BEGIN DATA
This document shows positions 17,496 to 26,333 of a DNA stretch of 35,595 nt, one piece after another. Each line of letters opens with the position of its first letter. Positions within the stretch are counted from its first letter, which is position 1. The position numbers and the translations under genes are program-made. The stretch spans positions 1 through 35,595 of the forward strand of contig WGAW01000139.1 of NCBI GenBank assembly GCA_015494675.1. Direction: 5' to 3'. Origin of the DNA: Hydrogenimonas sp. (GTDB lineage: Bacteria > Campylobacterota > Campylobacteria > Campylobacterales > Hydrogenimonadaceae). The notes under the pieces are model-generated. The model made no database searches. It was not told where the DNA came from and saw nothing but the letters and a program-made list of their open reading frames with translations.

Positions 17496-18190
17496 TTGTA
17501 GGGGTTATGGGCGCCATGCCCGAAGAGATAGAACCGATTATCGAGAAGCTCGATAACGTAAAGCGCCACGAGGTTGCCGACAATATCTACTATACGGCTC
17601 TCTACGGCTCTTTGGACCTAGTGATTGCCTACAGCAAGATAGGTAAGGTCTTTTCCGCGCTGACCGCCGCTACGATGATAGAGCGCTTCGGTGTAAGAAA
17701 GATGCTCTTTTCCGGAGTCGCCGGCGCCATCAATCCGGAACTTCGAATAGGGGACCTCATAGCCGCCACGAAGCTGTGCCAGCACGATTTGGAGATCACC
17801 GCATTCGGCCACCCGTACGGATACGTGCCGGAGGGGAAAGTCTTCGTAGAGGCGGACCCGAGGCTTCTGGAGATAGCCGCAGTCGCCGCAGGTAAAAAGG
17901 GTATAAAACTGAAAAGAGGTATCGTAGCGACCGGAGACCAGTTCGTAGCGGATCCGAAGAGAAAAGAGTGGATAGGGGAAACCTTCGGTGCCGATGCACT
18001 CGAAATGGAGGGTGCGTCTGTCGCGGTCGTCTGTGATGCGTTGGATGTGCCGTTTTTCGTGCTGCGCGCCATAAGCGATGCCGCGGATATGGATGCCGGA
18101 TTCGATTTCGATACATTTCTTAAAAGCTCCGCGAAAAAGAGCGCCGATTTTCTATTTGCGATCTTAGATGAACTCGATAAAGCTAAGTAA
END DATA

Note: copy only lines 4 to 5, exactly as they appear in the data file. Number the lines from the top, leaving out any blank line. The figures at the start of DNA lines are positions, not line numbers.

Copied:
17501 GGGGTTATGGGCGCCATGCCCGAAGAGATAGAACCGATTATCGAGAAGCTCGATAACGTAAAGCGCCACGAGGTTGCCGACAATATCTACTATACGGCTC
17601 TCTACGGCTCTTTGGACCTAGTGATTGCCTACAGCAAGATAGGTAAGGTCTTTTCCGCGCTGACCGCCGCTACGATGATAGAGCGCTTCGGTGTAAGAAA